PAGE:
by Zy Gonzales . August 24th, 2012
For most artists a piece of stretched canvas or paper is the most common mediums for their artworks. These materials have been used countless times throughout history because they are very easy to work with and they are readily available in most stores.
Graphic designers and artists on the other hand take an easier road because their art medium is just a click away. However, there are some artists who were brave enough to venture into the unknown and use materials that are outside the norms of common artists. Here are a few examples of such works.
Pencils have long been used not only by artists and designers. For most of us, the pencil has been our first tool in creating our first artworks. The same is probably true for designer and sculptor Jennifer Maestre. But if you’re thinking that she’s great in drawing artworks using a bunch of pencils, then you’re wrong. She actually uses the pencil itself to create art.
Inspired by the sea urchin (a marine animal), her design is completely made out of pencils strung together to form a sculpture. Here are some of her works.
Pavements and walkways are usually lined with poster and billboards that act as promotional materials for some product. But you seldom see the actual pavement be the art medium of an artist. English artist Julian Beever is one of only a handful of people who uses ordinary pavement to draw his 3D illusions.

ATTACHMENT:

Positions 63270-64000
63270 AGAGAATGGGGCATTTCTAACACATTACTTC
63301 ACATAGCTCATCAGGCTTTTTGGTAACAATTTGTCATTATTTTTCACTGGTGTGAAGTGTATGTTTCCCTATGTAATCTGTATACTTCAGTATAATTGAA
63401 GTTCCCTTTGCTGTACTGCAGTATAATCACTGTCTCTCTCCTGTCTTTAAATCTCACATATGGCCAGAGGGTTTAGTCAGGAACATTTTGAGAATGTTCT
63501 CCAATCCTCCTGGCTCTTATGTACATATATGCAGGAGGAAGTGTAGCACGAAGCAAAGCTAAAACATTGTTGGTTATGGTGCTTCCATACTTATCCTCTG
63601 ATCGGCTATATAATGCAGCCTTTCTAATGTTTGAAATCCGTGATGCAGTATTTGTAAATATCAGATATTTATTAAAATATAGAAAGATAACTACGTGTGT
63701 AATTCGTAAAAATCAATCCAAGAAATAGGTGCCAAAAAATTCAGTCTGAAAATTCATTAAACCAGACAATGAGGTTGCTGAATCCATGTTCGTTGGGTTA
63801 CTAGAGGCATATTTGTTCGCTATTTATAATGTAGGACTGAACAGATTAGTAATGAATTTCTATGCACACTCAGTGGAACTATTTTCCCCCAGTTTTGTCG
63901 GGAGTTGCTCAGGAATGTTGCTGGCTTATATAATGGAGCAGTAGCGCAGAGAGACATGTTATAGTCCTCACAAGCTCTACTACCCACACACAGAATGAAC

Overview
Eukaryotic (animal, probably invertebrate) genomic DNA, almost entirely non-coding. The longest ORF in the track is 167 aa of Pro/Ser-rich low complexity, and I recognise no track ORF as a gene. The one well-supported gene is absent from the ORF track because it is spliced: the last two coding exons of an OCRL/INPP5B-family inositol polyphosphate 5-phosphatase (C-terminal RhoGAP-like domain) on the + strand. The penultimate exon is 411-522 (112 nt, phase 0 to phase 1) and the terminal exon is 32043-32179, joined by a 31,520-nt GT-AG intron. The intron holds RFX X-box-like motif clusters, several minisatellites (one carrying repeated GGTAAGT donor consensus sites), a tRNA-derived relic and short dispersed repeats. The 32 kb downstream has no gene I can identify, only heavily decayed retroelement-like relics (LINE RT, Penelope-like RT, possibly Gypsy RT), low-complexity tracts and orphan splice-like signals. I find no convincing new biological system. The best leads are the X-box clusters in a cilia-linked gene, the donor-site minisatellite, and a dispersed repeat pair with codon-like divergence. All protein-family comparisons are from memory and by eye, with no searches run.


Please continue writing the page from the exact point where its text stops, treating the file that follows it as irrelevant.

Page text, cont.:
Cassette tapes and film reels might be a thing of the past but for Erika Iris Simmons, they are the kind of materials that can be made into one-of-a-kind artworks. Her work usually depicts faces of famous people recreated using strands of cassette tapes or film reels. Here are some of her works.
Nathan Sawaya is a New York based artist who decided to create art pieces from LEGO bricks. His work ranges from small pieces that take around a few hours to make and uses 15,000-25,000 bricks to gargantuan sculptures around 20 feet long that uses more than 500,000 LEGO bricks. His work has been featured in different galleries in New York, Washington and Connecticut.
More popularly known as the Toastman, New Zealand based artist Maurice Bennet creates amazing art pieces from, you guessed it – bread toast. His exhibitions of toast art are inspired by Tapa Cloth, Maori carvings and Pacific patterns that are found in areas near New Zealand.
Here are some of Maurice’s delicious art pieces.
Have you ever come across a dirty car in the street and secretly wrote “wash me” on its dirty surface? Well internationally acclaimed artist Scott Wade takes things a few notches higher by creating art from dirt in automobiles. Here are some of his works.
If you’re the car owner would you still want to bring your ride to the carwash after Scott Wade has used it for his paintings?
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